The CEO of Tabcorp, David Attenborough, has urged the Australian government to tighten limitations on gambling advertising on prime-time television.
The ASX-listed gaming group’s CEO explained why he thinks the government should alter Australia’s present advertising landscape, with a special focus on reducing betting marketing during live sporting events.
Children are more exposed to these occurrences during television coverage, according to Attenborough, who also believes that universal prohibitions on prime-time TV advertising, with the notable exception of racing networks, would provide better safety for vulnerable viewers.
Restricting wagering advertising
In a speech to a parliamentary committee, he said: “One is that they should look at restricting wagering advertising, particularly around live sporting events, between the hours of 6.30am and 8.30pm, where exposure to children is heightened. We’ve seen this done in the UK. It’s a classic way of trying to reduce the impact on the young.”
Commercials for betting and gambling items are not authorised on G-rated or lower programmes from 6 a.m. to 8:30 a.m. and 4 p.m. to 7 p.m., according to current Australian advertising restrictions.
Additionally, these advertisements are prohibited from airing between the hours of 5 a.m. and 8.30 p.m. on children’s programming, but sports broadcasts are currently exempt.
There had been no limitations on gambling advertising on sports programming until Prime Minister Malcolm Turnbull’s government placed a prohibition on betting commercials between 5 a.m. and 8.30 p.m. in 2018.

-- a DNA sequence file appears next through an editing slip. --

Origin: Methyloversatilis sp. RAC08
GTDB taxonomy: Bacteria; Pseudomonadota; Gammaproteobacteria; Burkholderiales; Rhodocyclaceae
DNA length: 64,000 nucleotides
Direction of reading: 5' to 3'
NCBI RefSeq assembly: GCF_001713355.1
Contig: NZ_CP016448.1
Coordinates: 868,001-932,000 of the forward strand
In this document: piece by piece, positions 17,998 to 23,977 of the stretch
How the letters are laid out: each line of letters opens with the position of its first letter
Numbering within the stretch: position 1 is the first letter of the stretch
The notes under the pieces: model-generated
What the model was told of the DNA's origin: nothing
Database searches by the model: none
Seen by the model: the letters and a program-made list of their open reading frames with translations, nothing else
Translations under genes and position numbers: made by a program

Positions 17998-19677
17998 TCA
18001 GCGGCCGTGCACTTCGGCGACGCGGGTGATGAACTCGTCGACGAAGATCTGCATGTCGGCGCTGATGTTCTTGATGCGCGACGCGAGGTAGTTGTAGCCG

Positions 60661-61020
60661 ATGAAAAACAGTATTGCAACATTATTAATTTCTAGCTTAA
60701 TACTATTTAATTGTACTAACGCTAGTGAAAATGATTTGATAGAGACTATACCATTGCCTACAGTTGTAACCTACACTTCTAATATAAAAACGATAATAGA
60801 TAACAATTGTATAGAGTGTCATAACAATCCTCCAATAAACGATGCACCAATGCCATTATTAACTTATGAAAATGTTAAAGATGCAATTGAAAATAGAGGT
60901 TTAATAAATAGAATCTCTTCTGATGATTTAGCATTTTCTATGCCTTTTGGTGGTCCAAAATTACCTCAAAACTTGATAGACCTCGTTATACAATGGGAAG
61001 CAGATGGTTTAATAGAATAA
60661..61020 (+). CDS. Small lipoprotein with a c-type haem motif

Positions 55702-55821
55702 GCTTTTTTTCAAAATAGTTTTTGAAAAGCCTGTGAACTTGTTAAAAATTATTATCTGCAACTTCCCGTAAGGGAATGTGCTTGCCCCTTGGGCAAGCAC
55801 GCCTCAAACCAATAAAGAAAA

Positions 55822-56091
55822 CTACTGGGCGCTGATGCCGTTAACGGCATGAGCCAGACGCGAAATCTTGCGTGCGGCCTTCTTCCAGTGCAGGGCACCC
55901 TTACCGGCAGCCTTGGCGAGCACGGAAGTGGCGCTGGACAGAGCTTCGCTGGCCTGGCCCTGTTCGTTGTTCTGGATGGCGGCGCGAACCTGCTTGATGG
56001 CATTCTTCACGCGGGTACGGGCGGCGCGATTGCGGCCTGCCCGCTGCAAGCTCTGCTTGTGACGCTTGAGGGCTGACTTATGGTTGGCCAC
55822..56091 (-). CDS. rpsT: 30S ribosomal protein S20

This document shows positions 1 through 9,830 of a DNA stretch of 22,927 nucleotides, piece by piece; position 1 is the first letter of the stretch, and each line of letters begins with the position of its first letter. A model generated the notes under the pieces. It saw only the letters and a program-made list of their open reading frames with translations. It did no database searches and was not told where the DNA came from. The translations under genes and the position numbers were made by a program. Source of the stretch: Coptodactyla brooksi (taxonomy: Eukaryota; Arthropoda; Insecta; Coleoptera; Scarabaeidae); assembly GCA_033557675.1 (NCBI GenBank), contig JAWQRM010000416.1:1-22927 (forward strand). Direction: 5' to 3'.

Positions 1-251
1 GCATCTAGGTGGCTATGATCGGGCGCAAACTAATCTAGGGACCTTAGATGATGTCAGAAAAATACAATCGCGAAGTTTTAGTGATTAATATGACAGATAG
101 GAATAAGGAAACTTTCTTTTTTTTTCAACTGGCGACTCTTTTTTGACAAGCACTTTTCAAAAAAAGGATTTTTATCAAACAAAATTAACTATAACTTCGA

‘Siren to siren’
The regulation, known as a “siren-to-siren” prohibition, is comparable to the UK’s Betting and Gaming Council’s (BGC) “whistle-to-whistle” policy, which prohibits any advertising or odds promotion from five minutes before the start of a match until five minutes after the event has ended, including during breaks.
Despite the new regulations, Australia’s betting and gaming business spent $271.3 million on advertising in 2020, up from $89.7 million in 2011, when there were no restrictions.
Betting ads are among the most often criticised kinds of advertising in Australia, and Reverend Tim Costello’s Alliance for Gambling Reform has long advocated for a blanket ban on gambling marketing, similar to how cigarette commercials have been banned from television.
Costello explained: “The same principles apply to gambling advertising. We would be shocked to see a tobacco ad during football and cricket these days because we know children watch these games and naturally want to emulate their heroes and support their sponsors. We must nip this in the bud right now, and the quickest and easiest way to do so is to end gambling advertising.”
Meanwhile, the online gambling industry’s trade group, Responsible Wagering Australia, has emphasised the significance of a “evidence-based nationally consistent framework,” while stating that the industry is dedicated to socially responsible marketing.
The Tabcorp CEO’s remarks come after key Australian market incumbents bet365, Sportsbet, and Ladbrokes joined him in supporting the implementation of a ban on the use of credit cards for gambling purposes in Australia.
However, Attenborough later stated that banks should be in charge of enforcing the credit card ban because they have a better understanding of consumers’ financial transactions and behaviours than gaming companies.